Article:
June 21, 2011 Paris
"For me, when it comes to menswear, it comes down to uniform," Wang said of his aesthetic. "I really wanted to visit the classics and things that guys know and understand. It wasn't about reinventing the wheel and testing them. Just taking things and applying these details to the point where the details aren't the first things you notice. You're attracted to it because it's something that you recognize, and you fall in love with it because the details lure you and surprise you."
Sportswear pieces are the building blocks of the collection—the sportier the better. Track pants, running shorts, hoodies, sweatshirts, and varsity jackets are all key. Wang's own uniform, to be precise. The details range from minute to the maximal: mixed materials, and even shapes, sharing the space of a single garment. It lends them a bit of a Frankenstein charge. Wovens and knits bleed into one another; technical twill abuts glazed nylon finished off with a paper-thin leather Wang calls calf chiffon. Outerwear is the strongest category, with a combo bomber jacket the best of the bunch, but glazed cotton knits are strong as well, some intarsia-ed with subtle tonal patterning.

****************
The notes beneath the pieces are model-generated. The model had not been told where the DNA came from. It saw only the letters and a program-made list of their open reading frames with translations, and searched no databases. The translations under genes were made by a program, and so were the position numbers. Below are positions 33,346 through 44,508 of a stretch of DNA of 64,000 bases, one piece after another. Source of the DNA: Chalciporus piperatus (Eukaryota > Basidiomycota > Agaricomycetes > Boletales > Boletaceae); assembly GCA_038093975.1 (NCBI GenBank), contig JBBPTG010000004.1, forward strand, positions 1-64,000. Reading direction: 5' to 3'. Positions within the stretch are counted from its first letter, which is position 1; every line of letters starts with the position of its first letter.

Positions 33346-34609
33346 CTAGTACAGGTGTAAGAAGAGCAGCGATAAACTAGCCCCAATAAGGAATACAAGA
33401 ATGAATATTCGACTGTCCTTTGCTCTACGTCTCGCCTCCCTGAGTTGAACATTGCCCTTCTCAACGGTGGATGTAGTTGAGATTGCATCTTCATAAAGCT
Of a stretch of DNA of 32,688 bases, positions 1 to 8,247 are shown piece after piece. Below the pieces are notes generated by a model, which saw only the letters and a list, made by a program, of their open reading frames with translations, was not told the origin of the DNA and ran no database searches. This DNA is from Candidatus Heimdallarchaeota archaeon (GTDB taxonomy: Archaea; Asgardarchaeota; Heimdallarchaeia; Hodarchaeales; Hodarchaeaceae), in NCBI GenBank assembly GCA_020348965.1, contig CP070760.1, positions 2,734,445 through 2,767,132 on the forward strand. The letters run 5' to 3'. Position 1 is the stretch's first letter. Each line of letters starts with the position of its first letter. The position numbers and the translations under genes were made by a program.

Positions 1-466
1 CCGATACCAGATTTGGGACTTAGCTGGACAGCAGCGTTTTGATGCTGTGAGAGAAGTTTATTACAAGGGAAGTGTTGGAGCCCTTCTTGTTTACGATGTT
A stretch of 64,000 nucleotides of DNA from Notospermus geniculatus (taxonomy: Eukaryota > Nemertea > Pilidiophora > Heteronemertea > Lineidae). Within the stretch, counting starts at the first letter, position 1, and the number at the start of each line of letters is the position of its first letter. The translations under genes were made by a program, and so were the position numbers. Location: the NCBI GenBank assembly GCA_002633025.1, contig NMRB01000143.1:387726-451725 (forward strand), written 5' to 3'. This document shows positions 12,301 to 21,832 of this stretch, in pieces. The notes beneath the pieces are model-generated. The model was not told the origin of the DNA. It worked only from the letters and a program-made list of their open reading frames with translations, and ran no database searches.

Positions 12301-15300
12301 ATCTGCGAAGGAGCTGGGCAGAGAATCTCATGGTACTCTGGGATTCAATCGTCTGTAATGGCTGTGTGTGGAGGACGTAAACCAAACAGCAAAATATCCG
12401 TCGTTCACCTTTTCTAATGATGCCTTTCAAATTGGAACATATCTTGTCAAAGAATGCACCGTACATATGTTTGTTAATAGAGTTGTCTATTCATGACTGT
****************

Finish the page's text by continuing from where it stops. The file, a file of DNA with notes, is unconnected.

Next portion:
If there's a but, it's that Wang's classics and menswear's classics aren't always one and the same. Suffice it to say, there are no suits here. In broad strokes alone, the collection resembles the T line from which it grew. And more so than for women's, Wang freely admits, the customer for men's T and men's ready-to-wear is the same. The ready-to-wear can boast refinements in fabrics and fabrications, but its own aesthetic is still emerging. Clarifying it relative to T will be the designer's challenge going forward. The guy he's creating it for, Wang says, isn't a fashion guy—it's the guy his girl likes. That guy is sure to appreciate the tech-y, sportif cool on offer as well as its casual ease. But is he ready to pay fashion-guy prices?